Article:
### The interpretation of transverse waves in the corona in terms of kink instead of Alfven waves

 A series of high-profile papers announced the discovery of Alfven waves in the corona based upon observational evidence of transverse periodic motions. These observations are really exciting and represent a step-up in coronal wave physics, However, we show that in the corona where the plasma is structured into coronal loops, the wave that satisfies the observations is in fact the kink mode and not the Alfven wave. We can see the kink mode as the equivalent of the shear Alfven wave for a structured medium. In a coronal loop, the Alfven wave appears as a torsional mode where the motions are purely in the azimuthal direction amd hence does not perturb the loop axis transversely. Also, Alfven waves do not show coherent behavior, being subject to phase mixing; i.e., Alfvén waves associated with neighboring flux surfaces propagate with different speeds and rapidly get out of phase. This affects their observability. In contrast, kink modes are genuinely collective modes. Furthermore, the kink and Alfvén waves fundamentally differ in many respects; e.g., their phase speeds, propagation, compressibility, nonlinear evolution, damping mechanisms, and excitation are essentially different. This work has been published as Van Doorsselaere, T., Nakariakov, V.M. and Verwichte, E.: 2008, Detection of Waves in the Solar Corona: Kink or Alfvén? , Astrophys. J. Lett. 676, L73-L75. Van Doorsselaere, T., Brady C.S., Nakariakov, V.M. and Verwichte, E.: 2008, Seismological demonstration of perpendicular density structuring in the solar corona, Astron. Astrophys. 491, L9.

### Coronal loop seismology using multiple transverse loop oscillation harmonics

 In this study lead by Dr Tom Van Doorsselaere, TRACE observations (23/11/1998 06:35:57-06:48:43UT) in the 171 Å bandpass of an active region are studied. Coronal loop oscillations are observed after a violent disruption of the equilibrium. The oscillation properties are studied to give seismological estimates of physical quantities, such as the density scale height. A loop segment is traced during the oscillation, and the resulting time series is analysed for periodicities. In the loop segment displacement, two periods are found: 435.6 ± 4.5 s and 242.7 ± 6.4 s, consistent with the periods of the fundamental and 2nd harmonic fast kink oscillation. The small uncertainties allow us to estimate the density scale height in the loop to be 109 Mm, which is about double the estimated hydrostatical value of 50 Mm. Because a loop segment is traced, the amplitude dependence along the loop is found for each of these oscillations. The obtained spatial information is used as a seismological tool to give details about the geometry of the observed loop. This work has been published as Van Doorsselaere, T., Nakariakov, V.M. and Verwichte, E.: 2007, Coronal loop seismology using multiple transverse loop oscillation harmonics, Astron. Astrophys., 473, 959-966.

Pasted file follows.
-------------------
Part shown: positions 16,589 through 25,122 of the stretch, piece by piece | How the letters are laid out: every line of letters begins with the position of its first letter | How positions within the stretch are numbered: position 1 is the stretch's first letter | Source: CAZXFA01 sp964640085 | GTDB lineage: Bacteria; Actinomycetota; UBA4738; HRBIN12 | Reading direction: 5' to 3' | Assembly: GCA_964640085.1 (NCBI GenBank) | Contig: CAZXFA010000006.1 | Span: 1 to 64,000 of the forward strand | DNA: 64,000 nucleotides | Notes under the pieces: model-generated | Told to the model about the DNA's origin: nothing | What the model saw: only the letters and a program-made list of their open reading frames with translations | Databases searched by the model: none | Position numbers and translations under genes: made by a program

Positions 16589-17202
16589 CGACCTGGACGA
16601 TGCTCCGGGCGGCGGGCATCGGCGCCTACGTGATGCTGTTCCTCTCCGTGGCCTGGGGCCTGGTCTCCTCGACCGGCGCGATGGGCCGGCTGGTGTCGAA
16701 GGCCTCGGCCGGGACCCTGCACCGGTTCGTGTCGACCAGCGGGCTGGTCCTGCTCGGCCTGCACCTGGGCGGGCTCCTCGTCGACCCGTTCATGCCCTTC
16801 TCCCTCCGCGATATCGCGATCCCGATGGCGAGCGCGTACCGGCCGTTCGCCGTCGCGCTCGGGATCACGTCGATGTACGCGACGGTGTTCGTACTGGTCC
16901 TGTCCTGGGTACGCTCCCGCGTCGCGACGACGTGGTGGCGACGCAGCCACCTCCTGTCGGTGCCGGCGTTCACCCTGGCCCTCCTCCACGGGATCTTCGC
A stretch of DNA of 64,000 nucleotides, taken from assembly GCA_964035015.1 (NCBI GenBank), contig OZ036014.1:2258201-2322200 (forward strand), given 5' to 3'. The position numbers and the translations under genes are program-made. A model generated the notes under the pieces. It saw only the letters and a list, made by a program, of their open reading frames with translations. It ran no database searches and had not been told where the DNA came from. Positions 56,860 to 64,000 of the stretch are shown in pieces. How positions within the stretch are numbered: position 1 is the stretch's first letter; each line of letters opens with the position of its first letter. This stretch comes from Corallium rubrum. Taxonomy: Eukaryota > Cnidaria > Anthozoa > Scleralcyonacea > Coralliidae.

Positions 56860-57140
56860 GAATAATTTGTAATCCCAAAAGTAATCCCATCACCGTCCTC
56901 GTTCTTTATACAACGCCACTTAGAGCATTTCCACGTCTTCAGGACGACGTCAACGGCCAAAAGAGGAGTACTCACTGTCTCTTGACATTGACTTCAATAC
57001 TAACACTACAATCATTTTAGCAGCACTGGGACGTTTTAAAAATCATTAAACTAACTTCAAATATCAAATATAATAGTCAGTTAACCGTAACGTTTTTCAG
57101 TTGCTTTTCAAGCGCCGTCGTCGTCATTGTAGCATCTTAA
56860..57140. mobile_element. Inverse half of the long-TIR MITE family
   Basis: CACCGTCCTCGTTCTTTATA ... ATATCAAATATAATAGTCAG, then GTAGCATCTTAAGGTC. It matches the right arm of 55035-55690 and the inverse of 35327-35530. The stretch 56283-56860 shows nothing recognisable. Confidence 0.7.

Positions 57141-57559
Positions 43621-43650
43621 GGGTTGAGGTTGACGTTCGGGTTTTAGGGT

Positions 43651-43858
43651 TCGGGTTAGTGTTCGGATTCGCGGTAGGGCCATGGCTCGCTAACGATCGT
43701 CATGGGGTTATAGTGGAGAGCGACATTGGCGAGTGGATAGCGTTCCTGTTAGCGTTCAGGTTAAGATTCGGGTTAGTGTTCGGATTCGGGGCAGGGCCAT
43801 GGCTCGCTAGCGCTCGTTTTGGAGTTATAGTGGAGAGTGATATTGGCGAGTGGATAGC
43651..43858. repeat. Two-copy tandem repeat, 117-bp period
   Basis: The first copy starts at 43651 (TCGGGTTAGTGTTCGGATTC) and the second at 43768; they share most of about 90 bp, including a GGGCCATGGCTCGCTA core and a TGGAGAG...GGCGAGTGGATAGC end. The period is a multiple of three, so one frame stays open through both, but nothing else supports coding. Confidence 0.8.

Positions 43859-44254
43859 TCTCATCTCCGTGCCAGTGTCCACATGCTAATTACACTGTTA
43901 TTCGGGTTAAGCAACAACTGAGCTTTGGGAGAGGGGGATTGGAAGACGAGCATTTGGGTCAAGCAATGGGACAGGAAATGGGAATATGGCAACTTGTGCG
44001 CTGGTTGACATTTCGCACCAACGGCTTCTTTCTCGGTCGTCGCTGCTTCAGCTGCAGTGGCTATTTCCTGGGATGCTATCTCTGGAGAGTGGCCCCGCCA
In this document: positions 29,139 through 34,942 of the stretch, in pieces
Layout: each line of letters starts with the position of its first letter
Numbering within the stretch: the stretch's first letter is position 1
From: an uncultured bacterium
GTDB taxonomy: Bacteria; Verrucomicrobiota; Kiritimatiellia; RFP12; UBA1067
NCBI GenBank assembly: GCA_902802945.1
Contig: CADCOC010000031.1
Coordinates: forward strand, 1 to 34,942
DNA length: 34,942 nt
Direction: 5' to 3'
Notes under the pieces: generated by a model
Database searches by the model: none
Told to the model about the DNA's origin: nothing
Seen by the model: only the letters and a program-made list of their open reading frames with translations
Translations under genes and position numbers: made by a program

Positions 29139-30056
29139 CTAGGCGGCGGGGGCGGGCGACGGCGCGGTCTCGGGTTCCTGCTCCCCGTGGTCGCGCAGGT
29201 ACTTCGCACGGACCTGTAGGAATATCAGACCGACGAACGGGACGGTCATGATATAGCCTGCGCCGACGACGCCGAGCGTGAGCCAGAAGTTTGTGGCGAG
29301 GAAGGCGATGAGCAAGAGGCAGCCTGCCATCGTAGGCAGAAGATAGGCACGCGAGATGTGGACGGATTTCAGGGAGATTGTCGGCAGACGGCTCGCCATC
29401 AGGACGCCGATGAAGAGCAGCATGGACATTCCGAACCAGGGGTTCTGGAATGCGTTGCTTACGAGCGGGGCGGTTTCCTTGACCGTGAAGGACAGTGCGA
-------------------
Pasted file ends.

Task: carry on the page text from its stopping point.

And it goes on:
### Fast magnetoacoustic waves in curved coronal loops

The three A&A papers Fast magnetoacoustic waves in curved coronal loops I. Trapped and leaky modes, II. Tunneling modes and Seismology of curved coronal loops with vertically polarised transverse oscillations by Verwichte, Foullon & Nakariakov present work on vertically polarised fast magnetoacoustic waves in a curved coronal loop.

The loop is modeled as a semi-circular magnetic slab in the zero plasma-beta limit. The governing equations for linear waves have been derived. We show that the wave mode behaviour depends on the slope of the equilibrium density profile, which is modeled as a piece-wise continuous power law curve of index alpha. For all profiles, except for alpha=-4, wave modes are not trapped in the loop and leak out into the external medium through wave tunneling.

The particular case of alpha=-4, which corresponds to a constant Alfven frequency profile (linearly increasing Alfven speed profile), is examined in more detail in Paper I as this is the only model that can support trapped wave modes. The results are compared with a straight slab model and similar behaviour is found. Coupling between sausage and kink wave modes has not been found in the model.

In Paper II the profiles with alpha not equal to -4 have been explored. The waves are shown to be all damped due to lateral leakage. It is demonstrated that waves either leak straight out into the external medium or have to overcome an evanescent barrier, which is linked to wave tunneling. The wave solutions consist of alternating vertically polarised kink and sausage branches. Fast kink oscillations may have a non-zero density perturbation when averaged across the loop. The calculated damping rate of fast magnetoacoustic kink oscillations is shown to be consistent with related numerical simulations and show that lateral leakage may explain the observed damping of (vertically polarised) fast magnetoacoustic kink oscillations.